Top lawmakers who have spent months negotiating with the Trump administration over its North American trade agreement are warning that passing the deal by the end of the summer is unlikely, despite renewed pressure.
Since talks with Mexico and Canada wrapped up in early October, U.S. trade officials have pledged to meet Democrats’ demands and win their support for the agreement that President Donald Trump has declared his top legislative priority.
But the number of days left before Congress’ long summer recess is dwindling, and it appears increasingly clear that Democrats will hold fast to their view that more changes are needed. That could push a vote on the House floor at least into the fall, when it risks getting swallowed by the 2020 presidential campaign.
“Not going to happen,” Rep. Earl Blumenauer (D-Ore.), chairman of the House Ways and Means Trade Subcommittee, declared flatly at an event in Washington Thursday when discussing the prospects of a vote in the next few weeks. “I think it’s very unlikely that something is going to happen before the August recess.”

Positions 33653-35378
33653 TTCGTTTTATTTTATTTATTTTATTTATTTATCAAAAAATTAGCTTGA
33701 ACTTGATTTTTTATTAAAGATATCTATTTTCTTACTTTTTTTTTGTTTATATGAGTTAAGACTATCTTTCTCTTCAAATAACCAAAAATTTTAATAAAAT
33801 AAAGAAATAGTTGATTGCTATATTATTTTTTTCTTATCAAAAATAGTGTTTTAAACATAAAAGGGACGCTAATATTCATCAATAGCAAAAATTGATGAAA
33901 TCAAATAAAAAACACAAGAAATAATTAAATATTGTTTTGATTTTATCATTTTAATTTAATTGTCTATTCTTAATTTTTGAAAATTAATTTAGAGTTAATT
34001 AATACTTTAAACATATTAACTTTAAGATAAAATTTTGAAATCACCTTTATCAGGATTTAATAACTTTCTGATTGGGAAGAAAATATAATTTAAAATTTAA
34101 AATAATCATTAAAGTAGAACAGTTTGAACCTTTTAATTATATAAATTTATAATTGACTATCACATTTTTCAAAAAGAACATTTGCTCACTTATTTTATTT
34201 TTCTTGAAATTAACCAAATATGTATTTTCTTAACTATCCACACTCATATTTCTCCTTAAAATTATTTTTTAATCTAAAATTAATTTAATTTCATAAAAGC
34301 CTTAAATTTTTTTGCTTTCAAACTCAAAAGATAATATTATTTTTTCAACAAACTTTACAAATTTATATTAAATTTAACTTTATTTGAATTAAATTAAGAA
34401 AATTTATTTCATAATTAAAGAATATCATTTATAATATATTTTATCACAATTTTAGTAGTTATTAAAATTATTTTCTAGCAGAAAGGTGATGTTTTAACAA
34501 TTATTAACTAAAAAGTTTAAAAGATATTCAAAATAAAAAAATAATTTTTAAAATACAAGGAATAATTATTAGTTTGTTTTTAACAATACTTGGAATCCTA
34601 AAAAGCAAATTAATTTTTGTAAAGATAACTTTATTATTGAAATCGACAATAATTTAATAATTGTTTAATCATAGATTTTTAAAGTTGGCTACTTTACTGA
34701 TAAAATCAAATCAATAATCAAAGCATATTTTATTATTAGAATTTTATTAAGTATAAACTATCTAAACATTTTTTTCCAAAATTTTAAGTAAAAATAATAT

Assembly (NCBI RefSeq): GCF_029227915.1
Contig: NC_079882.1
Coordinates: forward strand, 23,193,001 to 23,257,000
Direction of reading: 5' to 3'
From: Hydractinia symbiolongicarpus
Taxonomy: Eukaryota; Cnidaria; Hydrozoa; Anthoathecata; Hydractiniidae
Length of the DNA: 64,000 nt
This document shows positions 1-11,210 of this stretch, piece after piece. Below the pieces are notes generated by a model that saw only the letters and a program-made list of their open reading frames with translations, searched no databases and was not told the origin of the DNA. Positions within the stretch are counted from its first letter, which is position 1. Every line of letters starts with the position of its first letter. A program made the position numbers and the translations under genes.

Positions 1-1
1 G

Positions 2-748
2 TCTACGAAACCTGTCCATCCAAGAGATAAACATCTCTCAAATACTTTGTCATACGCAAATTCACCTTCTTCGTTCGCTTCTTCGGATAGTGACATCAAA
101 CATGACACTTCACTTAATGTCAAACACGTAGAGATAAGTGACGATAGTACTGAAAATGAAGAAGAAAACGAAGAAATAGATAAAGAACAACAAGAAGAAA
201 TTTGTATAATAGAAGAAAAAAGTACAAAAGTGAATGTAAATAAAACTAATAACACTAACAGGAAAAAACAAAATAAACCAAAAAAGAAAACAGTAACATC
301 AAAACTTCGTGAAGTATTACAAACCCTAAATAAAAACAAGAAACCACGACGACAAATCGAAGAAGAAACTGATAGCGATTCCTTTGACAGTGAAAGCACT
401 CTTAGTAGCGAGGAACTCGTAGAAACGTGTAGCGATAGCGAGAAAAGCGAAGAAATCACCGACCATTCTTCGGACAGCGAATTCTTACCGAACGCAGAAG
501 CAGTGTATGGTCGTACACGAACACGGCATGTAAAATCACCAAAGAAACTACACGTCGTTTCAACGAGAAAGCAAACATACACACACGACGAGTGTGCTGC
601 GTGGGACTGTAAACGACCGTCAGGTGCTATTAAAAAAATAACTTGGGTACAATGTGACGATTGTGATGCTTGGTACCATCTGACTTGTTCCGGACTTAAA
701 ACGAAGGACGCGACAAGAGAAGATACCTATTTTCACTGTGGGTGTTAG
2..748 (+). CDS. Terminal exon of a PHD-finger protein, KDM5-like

Blumenauer’s remarks came even after U.S. Trade Representative Robert Lighthizer spent two days on Capitol Hill this week appealing publicly to Democrats to move along the bill quickly while assuring them he can make fixes to address their concerns.
The hours of testimony amounted to an olive branch to Democratic lawmakers who, particularly in the House, hold the key to moving the agreement forward. Although they have so far worked closely with Lighthizer and have praised his conciliatory demeanor, patience on both sides appears to be wearing thin.
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